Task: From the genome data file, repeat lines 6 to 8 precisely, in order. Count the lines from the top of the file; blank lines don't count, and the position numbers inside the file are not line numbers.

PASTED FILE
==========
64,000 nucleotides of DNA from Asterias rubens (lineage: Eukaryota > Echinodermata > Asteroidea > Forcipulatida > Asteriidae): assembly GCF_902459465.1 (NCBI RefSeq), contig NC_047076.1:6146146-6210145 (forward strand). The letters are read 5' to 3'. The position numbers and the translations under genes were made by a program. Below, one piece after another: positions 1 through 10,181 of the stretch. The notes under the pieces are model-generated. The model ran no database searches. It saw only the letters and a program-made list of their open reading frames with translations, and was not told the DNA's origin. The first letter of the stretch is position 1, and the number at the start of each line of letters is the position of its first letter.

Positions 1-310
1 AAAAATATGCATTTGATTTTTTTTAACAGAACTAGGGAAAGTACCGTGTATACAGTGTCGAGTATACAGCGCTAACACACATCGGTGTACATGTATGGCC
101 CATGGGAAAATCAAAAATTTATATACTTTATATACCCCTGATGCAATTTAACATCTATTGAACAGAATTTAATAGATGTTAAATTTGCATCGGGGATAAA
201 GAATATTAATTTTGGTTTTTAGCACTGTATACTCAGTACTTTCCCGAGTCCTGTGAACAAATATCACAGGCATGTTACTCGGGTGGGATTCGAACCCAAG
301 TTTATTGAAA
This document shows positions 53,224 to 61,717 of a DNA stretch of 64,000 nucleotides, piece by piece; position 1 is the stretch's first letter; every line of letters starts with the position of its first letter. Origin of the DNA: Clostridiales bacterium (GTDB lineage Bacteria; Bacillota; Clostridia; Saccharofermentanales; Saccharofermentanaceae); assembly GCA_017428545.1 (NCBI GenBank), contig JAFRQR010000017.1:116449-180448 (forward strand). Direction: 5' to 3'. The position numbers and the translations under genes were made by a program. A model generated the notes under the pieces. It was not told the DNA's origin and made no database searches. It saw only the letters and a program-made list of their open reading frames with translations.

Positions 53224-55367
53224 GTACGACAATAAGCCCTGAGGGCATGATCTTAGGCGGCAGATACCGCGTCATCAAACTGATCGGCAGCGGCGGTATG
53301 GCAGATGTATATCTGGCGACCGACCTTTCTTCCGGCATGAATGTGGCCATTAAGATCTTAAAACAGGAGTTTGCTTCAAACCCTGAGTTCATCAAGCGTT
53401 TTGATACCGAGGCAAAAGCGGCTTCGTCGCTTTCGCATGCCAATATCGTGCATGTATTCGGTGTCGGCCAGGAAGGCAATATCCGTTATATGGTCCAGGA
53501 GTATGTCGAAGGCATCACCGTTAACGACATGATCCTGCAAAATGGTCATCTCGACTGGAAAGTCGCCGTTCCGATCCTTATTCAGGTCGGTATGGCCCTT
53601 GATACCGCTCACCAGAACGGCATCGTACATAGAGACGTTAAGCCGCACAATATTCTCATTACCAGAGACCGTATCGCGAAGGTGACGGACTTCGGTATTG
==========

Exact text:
301 TTTATTGAAA
This document shows positions 53,224 to 61,717 of a DNA stretch of 64,000 nucleotides, piece by piece; position 1 is the stretch's first letter; every line of letters starts with the position of its first letter. Origin of the DNA: Clostridiales bacterium (GTDB lineage Bacteria; Bacillota; Clostridia; Saccharofermentanales; Saccharofermentanaceae); assembly GCA_017428545.1 (NCBI GenBank), contig JAFRQR010000017.1:116449-180448 (forward strand). Direction: 5' to 3'. The position numbers and the translations under genes were made by a program. A model generated the notes under the pieces. It was not told the DNA's origin and made no database searches. It saw only the letters and a program-made list of their open reading frames with translations.

Positions 53224-55367